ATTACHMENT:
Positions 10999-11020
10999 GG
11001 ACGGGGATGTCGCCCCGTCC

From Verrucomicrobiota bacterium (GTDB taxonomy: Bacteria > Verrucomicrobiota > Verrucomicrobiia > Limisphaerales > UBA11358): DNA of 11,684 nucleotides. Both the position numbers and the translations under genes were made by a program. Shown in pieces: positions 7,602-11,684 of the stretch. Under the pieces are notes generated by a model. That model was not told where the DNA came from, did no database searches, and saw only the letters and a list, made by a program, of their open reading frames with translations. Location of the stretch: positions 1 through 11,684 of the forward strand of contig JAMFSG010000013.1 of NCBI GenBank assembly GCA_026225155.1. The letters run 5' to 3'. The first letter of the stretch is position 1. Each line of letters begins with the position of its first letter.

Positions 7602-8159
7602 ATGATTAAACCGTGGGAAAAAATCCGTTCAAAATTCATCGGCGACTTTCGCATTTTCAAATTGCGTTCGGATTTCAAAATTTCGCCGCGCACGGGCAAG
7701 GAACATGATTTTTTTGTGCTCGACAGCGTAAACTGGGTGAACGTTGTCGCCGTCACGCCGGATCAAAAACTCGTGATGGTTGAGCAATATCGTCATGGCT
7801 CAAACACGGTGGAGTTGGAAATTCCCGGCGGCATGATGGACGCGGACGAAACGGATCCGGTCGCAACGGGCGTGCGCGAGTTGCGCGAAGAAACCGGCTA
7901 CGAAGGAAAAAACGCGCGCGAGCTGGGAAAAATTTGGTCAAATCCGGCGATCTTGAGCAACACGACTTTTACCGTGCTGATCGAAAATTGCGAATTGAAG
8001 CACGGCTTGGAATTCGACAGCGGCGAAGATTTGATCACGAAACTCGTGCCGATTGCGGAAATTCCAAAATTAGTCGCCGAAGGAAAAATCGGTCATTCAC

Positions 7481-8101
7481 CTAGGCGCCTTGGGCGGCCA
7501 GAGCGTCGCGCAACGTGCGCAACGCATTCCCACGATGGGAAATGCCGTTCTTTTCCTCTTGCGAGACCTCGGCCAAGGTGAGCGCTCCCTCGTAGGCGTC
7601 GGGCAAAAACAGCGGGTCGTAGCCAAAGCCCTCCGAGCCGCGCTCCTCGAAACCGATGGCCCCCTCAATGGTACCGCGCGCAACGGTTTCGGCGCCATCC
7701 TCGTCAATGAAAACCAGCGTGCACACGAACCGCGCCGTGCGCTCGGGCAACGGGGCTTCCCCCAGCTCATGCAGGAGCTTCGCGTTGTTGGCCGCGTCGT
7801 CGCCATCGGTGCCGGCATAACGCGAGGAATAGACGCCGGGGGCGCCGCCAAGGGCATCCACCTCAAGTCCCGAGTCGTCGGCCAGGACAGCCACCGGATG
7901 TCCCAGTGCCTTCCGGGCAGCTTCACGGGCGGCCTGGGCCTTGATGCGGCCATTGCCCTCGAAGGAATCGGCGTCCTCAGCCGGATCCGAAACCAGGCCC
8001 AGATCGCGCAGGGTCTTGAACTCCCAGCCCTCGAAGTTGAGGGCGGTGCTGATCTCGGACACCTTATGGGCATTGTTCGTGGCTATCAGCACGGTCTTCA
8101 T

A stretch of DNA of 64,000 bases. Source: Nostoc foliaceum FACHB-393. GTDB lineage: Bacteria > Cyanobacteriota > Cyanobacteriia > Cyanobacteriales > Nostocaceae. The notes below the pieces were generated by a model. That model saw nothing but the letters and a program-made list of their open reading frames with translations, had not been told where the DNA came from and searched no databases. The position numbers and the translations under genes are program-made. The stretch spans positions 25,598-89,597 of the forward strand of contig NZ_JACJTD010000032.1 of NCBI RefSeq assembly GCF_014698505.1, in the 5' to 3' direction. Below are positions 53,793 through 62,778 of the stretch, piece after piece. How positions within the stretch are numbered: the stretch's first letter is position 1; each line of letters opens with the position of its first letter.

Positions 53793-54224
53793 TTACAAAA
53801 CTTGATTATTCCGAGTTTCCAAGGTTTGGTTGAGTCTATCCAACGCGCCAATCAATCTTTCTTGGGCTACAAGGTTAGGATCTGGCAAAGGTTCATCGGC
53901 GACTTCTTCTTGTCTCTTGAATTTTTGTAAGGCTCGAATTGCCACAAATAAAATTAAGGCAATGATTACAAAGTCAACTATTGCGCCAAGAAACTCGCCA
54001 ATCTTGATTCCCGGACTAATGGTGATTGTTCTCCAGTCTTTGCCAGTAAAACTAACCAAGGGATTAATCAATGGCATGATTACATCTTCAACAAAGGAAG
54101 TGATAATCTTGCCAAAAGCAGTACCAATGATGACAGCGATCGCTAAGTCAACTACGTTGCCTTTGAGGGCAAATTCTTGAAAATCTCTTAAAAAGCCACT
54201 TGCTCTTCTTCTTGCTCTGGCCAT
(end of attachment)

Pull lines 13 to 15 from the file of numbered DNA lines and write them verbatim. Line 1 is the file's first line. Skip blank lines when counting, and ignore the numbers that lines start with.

7501 GAGCGTCGCGCAACGTGCGCAACGCATTCCCACGATGGGAAATGCCGTTCTTTTCCTCTTGCGAGACCTCGGCCAAGGTGAGCGCTCCCTCGTAGGCGTC
7601 GGGCAAAAACAGCGGGTCGTAGCCAAAGCCCTCCGAGCCGCGCTCCTCGAAACCGATGGCCCCCTCAATGGTACCGCGCGCAACGGTTTCGGCGCCATCC
7701 TCGTCAATGAAAACCAGCGTGCACACGAACCGCGCCGTGCGCTCGGGCAACGGGGCTTCCCCCAGCTCATGCAGGAGCTTCGCGTTGTTGGCCGCGTCGT